As is the case with most Eye Diseases, UV protection and nutrition are critical for prevention. Lack of UV protection and poor nutrition result in free radicals which damage receptor function. Again, cigarette smoking is very harmful. A balanced diet with emphasis on antioxidants like beta carotene and lutein, along with omega 3 fatty acids can help to prevent or stop the progression of, and in some instances mildly reverse the condition. Ocular vitamins can also help stop or reduce further degeneration.  



Low Vision Aids

What Is It?
Low vision, or visual impairment, is reduced vision despite using the best-possible spectacle or contact lens correction available. It can result from congenital eye conditions, such as retinitis pigmentosa, or acquired eye conditions, such as diabetic retinopathy or macular degeneration. 


How Do We Diagnose It?
In order to determine which types of aids would benefit a patient, a low vision specialist performs an assessment to establish the patient's best possible vision, baseline glasses prescription and the patient's goals and expectations. The optometrist selects aids based on the aforementioned factors and provides instruction and direction as to how to use these aids.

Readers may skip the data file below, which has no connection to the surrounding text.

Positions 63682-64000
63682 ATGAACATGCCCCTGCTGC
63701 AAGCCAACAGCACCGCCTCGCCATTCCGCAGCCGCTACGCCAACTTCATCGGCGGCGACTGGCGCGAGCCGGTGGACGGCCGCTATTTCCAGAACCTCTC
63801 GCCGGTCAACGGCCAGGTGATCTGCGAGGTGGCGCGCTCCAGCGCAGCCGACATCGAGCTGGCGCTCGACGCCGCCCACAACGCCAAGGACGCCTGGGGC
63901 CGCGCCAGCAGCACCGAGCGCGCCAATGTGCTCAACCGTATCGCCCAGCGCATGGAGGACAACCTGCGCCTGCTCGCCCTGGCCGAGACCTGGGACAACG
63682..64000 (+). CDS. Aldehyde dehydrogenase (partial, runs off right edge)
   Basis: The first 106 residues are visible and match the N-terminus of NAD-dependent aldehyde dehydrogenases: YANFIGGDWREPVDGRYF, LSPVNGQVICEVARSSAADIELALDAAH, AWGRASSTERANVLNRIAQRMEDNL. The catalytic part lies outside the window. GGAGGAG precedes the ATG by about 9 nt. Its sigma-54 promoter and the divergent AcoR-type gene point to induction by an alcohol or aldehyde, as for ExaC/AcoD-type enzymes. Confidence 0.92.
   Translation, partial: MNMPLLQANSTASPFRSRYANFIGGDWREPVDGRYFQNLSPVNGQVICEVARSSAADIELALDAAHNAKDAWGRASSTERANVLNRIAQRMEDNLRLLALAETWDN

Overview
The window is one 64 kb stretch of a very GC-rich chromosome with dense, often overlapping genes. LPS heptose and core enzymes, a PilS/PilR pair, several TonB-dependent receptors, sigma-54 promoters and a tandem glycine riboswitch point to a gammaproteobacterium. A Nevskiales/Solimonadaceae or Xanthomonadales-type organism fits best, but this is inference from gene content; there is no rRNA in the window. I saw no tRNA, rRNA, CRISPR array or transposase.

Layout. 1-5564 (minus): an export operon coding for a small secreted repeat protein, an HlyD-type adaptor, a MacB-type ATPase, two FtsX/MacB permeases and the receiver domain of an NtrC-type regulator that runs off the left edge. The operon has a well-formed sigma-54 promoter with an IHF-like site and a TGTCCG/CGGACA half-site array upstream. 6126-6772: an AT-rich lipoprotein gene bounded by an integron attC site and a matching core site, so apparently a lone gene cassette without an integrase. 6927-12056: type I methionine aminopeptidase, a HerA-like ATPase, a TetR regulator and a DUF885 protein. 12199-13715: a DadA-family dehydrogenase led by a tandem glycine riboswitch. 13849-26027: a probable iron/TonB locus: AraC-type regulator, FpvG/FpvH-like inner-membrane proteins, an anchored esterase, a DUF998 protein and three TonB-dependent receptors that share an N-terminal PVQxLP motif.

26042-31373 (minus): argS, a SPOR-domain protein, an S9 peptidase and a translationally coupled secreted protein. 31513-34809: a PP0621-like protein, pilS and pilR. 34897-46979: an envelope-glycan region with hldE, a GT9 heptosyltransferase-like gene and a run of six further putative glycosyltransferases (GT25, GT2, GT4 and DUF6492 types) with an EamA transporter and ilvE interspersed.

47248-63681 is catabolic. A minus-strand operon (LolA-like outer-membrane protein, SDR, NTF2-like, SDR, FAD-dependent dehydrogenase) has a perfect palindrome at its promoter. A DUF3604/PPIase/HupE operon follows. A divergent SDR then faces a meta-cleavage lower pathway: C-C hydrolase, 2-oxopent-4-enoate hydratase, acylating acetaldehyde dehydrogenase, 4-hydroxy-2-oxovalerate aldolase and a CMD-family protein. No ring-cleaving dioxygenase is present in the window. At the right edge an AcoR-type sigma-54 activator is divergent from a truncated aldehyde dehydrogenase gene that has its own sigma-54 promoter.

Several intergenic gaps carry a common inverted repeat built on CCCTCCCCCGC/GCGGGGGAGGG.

How Do We Treat It?
The role of a low vision specialist is to maximize the functional level of a patient's vision through optical and non-optical means. This is done primarily through magnification, filters and proper lighting. For distance tasks, like recognizing faces, watching TV or reading signs, a low vision optometrist may suggest telescopes, either hand-held or mounted on the glasses. For near tasks, such as reading books or needle work, they may suggest one of many types of magnifiers.
At Burlington Eyecare, we perform assessments using only the best products available by Eschenbach. Their assortment of spectacle and clip-on magnifiers, hand-held magnifiers, stand magnifiers, telescopes, absorptive filters, video magnifiers and many non-optical tools such as lighting and reading stands, help us to meet the needs of our patients with visual impairments.
About ADP
The Assistive Device Program (ADP) through the Government of Ontario provides support and funding to Ontario residents who have long-term physical disabilities and provides access to personalized assistive devices appropriate for the individual's basic needs. Individuals with long-term low vision qualify for support through ADP, and your optometrist is able to determine whether you have low vision. Dr. Germain of Burlington Eyecare is an ADP-Registered Authorizer and he will work with patients to seek funding through ADP.
Please do not hesitate to contact Burlington Eyecare if you have any questions regarding our Low Vision Services (commonly referred to as Low VA), the Assistive Devices Program, or low vision in general.